Lastly we visited the Maison de Leffe to learn all about the production of beer by the monks over several centuries, how it was restarted in the 1950s and has grown and grown ever since. We learnt about the process, which hasn’t basically changed, the different beers made by Leffe, the foods with which they can be enjoyed and the importance of correct pouring! Did you know that a draft beer can be poured into a wet glass but a bottled beer needs a dry glass in order to achieve a 2cm head? At the end of the tour there was a degustation (a beer) and a pressie (a Leffe glass). Happy punters were we! So much so that as we walked back towards the boat we decided to stop for another Belgian speciality (gauffre with ice cream and fruit) and a second glass of Leffe – one to compliment our desert, of course!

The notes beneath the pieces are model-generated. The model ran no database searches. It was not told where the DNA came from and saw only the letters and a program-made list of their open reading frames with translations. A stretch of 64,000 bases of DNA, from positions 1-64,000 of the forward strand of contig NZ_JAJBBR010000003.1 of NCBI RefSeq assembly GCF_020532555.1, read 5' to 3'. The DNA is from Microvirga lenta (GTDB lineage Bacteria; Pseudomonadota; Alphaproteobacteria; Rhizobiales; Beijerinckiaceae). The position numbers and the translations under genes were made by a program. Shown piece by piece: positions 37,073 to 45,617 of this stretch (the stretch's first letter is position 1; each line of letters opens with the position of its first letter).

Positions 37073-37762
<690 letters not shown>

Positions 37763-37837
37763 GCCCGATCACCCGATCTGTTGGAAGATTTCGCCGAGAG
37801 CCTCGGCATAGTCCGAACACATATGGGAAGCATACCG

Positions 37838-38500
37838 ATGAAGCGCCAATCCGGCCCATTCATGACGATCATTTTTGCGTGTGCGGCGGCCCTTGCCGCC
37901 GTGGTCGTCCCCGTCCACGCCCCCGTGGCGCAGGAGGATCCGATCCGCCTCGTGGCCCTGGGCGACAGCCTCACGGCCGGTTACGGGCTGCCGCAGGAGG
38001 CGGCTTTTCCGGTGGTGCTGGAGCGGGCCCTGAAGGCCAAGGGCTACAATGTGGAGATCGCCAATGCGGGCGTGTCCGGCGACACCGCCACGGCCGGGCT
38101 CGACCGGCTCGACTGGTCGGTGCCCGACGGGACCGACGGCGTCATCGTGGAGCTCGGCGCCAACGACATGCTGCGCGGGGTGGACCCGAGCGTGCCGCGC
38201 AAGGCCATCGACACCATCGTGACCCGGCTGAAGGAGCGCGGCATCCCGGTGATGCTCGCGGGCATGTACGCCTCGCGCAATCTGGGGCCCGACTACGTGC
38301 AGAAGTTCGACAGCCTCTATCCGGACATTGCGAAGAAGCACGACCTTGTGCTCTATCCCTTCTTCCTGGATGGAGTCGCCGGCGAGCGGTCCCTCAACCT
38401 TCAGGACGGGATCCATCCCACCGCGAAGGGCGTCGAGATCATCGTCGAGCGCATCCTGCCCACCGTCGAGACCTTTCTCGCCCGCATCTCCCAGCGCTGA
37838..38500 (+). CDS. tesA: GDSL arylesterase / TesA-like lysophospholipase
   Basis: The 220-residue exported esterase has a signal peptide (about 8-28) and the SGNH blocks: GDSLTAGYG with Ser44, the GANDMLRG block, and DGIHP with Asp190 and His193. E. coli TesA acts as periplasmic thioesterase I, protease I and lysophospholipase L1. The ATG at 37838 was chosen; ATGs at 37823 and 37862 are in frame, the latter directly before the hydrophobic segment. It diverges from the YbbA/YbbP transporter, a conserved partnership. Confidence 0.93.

I had planned frequent stops since we have never been in Belgium before so we are only cruising few kms / hours each day, stopping early and then enjoying a wander around the locality. This also means that we arrive in time to secure a mooring as we now seem to be meeting many more boats.

From Dinant we went up to the Ile d’Yvoir, arriving Weds lunchtime. This is ceratinly popular place we only just managed to moor on the river side of the this little island. Basically its a little island with boats, kiddies play area, café and lots & lots of geese! Canada geese, white geese and Egyptian geese. And boy do they make a mess! Some settled down for the night close to Piedaleau and I could hear funny little noises throughout the night. Do geese snore I wondered? We laughed next morning when we met the official goose-shit-clearer-upper with his welly boots and long handled dustpan and brush! He told me that last year the geese population was over 600 and required somewhat drastic action. I did not enquire further.